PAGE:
This exhibition of prints draws on the intrigue that birds hold for us.
The works range from migratory waders which cross the hemispheres to those living close beside us, and yet others whose calls we hear but only glimpse in the undergrowth.
Their songs and calls are often the background soundtrack to our lives – whether on the coast or further inland, from bush to forests or in our parks and backyards.
The birdcalls we hear signify a sense of place, but some birds are now so endangered that we listen for their calls in vain. In my images I try to capture a sense of poetry in these fleeting encounters.
EXHIBITION DATES: May 2nd – 13th
Kati Thamo, Of the Song Beyond, 2022, Etching, 20 x 23cm
Living on the South Coast of New South Wales, printmaker Peta West draws inspiration from the surrounding coast and bushland, specifically that of Lake Conjola. A place where the lake opens to the ocean, where stoic banksias and gum trees hug the shoreline and where the peak of Didthul (Pigeon House Mountain) silhouettes the western skyline. To walk through this area, the energy of the bush is tangible. Despite the realism with which West portrays her subjects, it is rather her ability to capture an experience of sublimity that is most affecting in her work: a feeling of complete immersion within a living ecosystem.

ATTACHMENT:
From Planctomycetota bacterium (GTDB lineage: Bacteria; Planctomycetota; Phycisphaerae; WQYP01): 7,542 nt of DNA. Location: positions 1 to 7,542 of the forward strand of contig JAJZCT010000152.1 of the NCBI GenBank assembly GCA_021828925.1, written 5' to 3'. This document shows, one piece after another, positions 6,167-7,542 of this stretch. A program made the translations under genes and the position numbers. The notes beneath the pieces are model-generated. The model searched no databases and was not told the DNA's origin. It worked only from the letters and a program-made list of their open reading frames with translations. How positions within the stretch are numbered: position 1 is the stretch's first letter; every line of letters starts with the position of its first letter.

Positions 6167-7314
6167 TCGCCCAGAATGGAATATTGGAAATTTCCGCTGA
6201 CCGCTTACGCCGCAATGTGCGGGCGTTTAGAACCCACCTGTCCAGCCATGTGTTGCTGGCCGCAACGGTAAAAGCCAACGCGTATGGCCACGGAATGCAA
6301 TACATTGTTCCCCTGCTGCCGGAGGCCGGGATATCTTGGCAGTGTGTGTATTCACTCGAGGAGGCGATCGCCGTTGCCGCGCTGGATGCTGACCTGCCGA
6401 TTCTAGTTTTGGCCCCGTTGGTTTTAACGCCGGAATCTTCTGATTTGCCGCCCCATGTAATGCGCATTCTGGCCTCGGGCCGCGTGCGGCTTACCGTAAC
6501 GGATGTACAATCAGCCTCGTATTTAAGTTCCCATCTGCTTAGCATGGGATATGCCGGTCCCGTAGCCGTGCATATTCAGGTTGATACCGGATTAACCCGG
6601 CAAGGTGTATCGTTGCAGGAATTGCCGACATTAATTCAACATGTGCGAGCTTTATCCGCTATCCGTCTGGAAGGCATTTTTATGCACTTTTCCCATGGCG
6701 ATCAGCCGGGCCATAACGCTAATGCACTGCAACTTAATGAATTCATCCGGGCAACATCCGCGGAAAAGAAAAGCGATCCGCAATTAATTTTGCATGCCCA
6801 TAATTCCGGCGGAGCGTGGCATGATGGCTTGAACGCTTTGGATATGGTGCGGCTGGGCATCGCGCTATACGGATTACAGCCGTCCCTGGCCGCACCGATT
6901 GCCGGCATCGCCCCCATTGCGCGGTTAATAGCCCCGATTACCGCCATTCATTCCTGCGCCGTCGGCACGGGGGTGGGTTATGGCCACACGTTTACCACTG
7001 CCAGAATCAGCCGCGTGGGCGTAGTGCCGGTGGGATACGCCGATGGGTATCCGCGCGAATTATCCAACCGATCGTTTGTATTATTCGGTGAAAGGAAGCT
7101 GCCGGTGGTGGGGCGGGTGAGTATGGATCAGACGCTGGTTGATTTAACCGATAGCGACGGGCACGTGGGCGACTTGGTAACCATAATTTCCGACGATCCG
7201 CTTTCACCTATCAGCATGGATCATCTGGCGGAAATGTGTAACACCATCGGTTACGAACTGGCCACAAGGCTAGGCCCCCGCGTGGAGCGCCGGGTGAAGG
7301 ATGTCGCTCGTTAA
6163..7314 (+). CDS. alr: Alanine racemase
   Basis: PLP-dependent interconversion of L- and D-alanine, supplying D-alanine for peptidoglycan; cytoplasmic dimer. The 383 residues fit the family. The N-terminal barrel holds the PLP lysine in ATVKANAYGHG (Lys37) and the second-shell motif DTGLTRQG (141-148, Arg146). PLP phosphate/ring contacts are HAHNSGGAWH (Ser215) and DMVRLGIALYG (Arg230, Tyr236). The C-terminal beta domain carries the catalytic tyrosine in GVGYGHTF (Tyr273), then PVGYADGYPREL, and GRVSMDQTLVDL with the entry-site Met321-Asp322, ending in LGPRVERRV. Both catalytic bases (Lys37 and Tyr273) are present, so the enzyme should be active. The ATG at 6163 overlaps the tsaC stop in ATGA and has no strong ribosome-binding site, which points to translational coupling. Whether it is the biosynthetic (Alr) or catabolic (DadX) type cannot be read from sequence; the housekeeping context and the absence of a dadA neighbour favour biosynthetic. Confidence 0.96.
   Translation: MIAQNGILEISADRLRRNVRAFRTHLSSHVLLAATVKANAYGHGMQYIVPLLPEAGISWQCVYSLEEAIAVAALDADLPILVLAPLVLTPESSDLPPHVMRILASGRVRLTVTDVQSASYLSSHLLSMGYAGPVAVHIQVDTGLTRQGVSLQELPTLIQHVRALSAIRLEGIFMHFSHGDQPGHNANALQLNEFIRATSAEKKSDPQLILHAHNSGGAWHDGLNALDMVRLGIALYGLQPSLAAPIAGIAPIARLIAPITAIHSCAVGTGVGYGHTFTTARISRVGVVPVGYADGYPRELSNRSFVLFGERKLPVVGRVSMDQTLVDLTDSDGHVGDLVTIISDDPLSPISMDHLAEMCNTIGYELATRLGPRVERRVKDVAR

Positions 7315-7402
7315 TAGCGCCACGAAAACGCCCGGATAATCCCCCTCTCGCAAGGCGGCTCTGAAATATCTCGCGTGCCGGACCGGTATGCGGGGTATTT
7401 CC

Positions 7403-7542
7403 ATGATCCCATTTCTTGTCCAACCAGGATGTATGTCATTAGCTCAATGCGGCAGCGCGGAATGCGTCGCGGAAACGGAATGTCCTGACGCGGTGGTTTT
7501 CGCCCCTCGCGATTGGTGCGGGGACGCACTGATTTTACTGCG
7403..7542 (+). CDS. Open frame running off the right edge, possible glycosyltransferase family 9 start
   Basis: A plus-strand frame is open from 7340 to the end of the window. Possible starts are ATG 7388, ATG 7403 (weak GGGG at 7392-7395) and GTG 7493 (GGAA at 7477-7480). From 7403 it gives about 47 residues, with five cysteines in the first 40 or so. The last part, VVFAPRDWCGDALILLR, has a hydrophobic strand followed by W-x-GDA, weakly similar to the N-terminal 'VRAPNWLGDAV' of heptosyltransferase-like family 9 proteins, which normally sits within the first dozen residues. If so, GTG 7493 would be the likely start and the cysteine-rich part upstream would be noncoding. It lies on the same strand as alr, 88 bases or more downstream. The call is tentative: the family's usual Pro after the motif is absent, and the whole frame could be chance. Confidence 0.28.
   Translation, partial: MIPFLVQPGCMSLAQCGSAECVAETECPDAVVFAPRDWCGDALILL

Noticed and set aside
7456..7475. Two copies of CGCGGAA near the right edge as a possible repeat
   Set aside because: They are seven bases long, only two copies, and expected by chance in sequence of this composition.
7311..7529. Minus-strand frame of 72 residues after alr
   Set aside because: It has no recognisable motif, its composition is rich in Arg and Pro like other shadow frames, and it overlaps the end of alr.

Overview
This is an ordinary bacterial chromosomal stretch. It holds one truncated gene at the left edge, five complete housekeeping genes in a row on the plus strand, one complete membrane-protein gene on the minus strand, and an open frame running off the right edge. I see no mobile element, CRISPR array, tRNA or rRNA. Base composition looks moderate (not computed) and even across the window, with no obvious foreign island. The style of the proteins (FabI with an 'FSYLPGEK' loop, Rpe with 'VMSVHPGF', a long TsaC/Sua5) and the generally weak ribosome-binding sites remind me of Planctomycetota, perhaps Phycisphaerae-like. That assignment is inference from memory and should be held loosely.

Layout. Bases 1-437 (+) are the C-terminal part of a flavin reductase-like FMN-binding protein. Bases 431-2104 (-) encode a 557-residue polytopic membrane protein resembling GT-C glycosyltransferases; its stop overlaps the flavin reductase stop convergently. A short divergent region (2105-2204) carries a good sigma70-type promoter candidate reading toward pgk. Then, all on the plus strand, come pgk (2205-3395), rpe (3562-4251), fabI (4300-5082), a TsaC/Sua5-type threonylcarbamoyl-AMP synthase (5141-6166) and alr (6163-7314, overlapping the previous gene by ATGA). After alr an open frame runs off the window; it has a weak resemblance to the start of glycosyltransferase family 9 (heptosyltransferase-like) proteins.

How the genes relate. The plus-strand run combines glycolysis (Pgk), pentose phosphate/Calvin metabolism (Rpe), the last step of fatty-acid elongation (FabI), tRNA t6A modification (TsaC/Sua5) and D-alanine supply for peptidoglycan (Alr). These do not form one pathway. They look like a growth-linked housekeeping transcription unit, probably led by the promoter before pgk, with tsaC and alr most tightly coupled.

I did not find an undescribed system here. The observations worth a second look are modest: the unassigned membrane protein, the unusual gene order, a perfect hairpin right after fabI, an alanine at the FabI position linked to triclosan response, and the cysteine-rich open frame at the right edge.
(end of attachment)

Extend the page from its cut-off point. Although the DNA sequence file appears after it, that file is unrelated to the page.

EXHIBITION DATES: April 4th – 20th
At Dawn and Dusk, Linocut, 2023, 60 x 60cm
In this new body of work, Tom Civil’s iconic stick folk monikers are used within a collection of etchings, paintings and small sculptures to represent friendship and collectiveness.
Many of the artworks speak to social organising, representing the act of people gathering together in unity for a common idea – from small groups of friends to small community groups, to mass gatherings. ‘The Rabble’ celebrates everyday moments of life and community and contain stories within stories; small occurrences, intimate moments, group discussions, playing and dancing, moving together and sitting alone.
The Rabble, TOM CIVIL. Etching & Aquatint. 300 x 400 mm
Exhibition dates: 28th Feburary – 14th of March 2023
Opening night celebration Thursday March the 2nd 5.30 – 7.30pm, PG Gallery
A deep interest in ghosts, the uncanny and hidden spiritual realms have influenced this collection of drawings. Using brush and dip-pen work, linocut and repetitive mark-making with ink, these offbeat works include visions of frolicsome specters, haunted plains, quirky deities and playfully conjured creatures.
Coy, Roaming Cryptid, PAUL COMPTON. Ink, pencil & watercolour. 288 x 370 mm
Exhibition dates: 7th – 21st Feburary 2023
Opening night celebration Thursday Feb 9th 5.30 – 7.30pm, PG Gallery
If our civilisation could only be represented by the material objects we leave behind, what would future archaeologists glean from the welter of technological artefacts they would excavate? In Lost Civilisation artist MO’s playful collages explore our obsession with technology, proposing our machines and devices as new objects of worship in an increasingly secularised world.
Lost Civilisation, MO, 2022. Mixed Media collage, 700 x 500 mm.